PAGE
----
If you haven’t filled out your census yet, you may be reminded to do so by a Census-branded T-shirt, hat, water bottle or pencil rather than by a knock on the door by a Census worker.
The U.S. government reported spending $22.7 million on such promotional products as part of a major awareness campaign, according to the Advertising Specialty Institute.
In total, 62.5 million promotional items have been given away in the campaign, at an estimated cost of 25 cents per product or 5 cents per person, ASI said.
Citing a Census official, the ASI said the use of promotional products as reminders could save U.S. taxpayers up to $85 million.
“So far, more than 72% of the nation’s households have mailed back their census forms, which the Census Bureau says already surpasses the total response rate in 2000 of 67%,”said Timothy M. Andrews, president and CEO of ASI in a release. “We’re happy the promotional products industry has played its part in helping this critical survey, which the government relies on to distribute more than $400 billion in federal funds to tribal, state and local governments each year.”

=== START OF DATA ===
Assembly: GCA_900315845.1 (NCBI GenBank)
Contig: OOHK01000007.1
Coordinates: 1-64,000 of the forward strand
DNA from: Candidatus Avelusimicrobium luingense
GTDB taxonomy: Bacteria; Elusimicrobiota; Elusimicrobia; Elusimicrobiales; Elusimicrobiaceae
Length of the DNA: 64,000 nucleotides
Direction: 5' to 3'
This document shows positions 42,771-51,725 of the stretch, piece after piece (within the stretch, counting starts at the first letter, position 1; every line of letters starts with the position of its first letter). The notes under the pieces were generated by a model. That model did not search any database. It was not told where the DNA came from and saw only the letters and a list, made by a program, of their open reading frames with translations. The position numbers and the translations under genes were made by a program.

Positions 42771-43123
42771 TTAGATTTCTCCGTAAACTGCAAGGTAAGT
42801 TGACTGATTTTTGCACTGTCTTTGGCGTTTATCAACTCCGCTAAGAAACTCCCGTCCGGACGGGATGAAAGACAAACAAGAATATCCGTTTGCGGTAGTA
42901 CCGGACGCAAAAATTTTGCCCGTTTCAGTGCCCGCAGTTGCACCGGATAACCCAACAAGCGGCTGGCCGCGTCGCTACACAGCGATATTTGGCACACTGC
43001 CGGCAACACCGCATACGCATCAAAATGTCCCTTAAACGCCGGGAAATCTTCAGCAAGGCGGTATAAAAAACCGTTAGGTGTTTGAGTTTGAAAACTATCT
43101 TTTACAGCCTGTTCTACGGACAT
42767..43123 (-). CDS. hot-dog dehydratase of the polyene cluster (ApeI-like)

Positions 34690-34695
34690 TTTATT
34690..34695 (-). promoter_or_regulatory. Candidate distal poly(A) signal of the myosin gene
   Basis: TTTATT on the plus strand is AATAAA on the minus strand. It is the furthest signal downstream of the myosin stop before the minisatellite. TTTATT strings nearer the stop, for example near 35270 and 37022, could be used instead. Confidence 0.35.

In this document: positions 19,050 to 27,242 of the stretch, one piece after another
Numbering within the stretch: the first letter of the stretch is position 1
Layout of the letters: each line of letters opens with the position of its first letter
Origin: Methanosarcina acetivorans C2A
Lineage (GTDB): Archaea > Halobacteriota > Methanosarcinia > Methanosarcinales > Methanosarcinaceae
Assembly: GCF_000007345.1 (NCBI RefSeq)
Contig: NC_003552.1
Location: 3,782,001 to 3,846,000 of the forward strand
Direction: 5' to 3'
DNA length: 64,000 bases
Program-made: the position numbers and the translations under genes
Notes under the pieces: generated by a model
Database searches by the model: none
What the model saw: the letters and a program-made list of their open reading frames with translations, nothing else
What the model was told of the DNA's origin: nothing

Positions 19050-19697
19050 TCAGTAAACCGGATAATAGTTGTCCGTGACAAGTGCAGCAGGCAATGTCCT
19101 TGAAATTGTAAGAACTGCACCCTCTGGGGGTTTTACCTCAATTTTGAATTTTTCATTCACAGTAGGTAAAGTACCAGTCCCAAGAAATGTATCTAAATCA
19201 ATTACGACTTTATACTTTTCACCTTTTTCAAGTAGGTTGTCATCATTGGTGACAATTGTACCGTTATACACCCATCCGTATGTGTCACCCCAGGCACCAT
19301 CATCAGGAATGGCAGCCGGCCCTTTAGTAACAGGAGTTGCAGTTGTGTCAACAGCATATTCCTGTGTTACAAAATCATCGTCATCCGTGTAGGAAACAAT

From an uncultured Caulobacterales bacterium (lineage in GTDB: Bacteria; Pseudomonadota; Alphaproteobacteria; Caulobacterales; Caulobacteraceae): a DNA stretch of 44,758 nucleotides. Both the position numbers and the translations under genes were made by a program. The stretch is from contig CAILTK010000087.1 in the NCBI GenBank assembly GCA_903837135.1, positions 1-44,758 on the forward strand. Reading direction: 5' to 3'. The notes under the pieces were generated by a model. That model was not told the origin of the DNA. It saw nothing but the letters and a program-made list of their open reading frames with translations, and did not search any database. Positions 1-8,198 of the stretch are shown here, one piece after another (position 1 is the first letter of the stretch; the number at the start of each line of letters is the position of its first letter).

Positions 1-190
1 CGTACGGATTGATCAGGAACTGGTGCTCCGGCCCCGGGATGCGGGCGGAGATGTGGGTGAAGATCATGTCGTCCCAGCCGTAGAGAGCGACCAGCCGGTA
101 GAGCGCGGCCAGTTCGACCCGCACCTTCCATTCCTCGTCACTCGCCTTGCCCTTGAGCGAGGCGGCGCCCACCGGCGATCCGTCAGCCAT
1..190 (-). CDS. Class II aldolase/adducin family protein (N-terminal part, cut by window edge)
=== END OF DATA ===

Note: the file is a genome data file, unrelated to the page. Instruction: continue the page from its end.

The spending by the government may help bolster sales for promotional products that dropped almost 10% in Q4 2009.
Overall, the Census Bureau has paid $340 million for advertising, targeting $140 million to television, print and Internet ads. The cost of these “mainstream media” ads is roughly $1 per person. According to an exclusive ASI survey, the average cost-per-impression of an ad specialty item is $0.004.